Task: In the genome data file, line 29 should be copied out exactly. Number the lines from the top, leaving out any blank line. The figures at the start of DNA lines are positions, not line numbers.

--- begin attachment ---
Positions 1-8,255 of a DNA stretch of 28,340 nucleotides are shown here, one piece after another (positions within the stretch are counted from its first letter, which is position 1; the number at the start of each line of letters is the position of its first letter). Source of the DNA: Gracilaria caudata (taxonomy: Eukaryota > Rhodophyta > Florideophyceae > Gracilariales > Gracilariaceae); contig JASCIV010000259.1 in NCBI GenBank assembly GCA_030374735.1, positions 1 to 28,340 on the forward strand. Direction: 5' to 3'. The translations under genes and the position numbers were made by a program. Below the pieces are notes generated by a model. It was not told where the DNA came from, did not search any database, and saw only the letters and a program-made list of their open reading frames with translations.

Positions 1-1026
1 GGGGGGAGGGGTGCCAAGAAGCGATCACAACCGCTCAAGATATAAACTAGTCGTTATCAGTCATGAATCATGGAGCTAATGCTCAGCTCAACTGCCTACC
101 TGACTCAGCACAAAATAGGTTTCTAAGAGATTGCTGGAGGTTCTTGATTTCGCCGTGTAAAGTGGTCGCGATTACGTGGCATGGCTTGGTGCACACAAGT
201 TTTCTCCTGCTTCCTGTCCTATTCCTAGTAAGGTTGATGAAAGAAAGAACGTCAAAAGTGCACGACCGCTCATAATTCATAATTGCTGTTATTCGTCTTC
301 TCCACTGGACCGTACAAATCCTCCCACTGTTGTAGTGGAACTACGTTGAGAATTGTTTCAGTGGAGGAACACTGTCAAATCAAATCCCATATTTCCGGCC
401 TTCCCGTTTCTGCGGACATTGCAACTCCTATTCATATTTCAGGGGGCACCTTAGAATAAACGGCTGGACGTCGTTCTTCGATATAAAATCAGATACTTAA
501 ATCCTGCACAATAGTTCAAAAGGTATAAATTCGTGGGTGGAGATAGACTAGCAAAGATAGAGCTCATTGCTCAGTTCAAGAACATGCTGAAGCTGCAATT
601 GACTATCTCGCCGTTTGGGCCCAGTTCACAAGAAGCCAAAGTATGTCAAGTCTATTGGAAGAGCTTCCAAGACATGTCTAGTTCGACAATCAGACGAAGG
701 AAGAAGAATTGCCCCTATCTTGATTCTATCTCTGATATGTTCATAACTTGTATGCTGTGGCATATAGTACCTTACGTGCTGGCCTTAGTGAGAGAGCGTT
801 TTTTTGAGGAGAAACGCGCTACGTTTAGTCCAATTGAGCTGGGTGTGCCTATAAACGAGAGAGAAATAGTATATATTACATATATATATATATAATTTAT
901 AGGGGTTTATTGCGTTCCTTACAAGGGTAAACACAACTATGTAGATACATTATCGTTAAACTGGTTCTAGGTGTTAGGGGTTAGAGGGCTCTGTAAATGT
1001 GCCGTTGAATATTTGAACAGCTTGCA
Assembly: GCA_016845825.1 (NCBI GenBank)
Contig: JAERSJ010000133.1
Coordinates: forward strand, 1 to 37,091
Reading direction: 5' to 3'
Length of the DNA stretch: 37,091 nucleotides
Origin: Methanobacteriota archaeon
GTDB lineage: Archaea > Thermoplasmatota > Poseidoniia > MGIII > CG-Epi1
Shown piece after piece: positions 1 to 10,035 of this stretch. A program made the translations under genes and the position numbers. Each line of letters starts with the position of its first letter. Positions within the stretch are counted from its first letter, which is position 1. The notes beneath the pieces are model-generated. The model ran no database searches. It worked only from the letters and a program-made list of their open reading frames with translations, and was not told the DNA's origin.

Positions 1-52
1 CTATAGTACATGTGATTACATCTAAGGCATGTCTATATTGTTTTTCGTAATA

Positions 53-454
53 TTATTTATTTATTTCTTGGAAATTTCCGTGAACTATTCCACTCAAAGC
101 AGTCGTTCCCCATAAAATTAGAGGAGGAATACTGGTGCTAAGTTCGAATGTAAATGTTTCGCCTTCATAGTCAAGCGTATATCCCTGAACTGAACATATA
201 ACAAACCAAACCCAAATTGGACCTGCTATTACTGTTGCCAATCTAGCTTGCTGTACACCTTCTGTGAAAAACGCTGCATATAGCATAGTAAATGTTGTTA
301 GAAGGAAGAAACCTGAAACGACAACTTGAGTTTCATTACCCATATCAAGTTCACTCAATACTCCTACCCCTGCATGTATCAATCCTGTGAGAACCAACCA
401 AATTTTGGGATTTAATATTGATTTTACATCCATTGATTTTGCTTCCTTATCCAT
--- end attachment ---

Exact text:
401 AATTTTGGGATTTAATATTGATTTTACATCCATTGATTTTGCTTCCTTATCCAT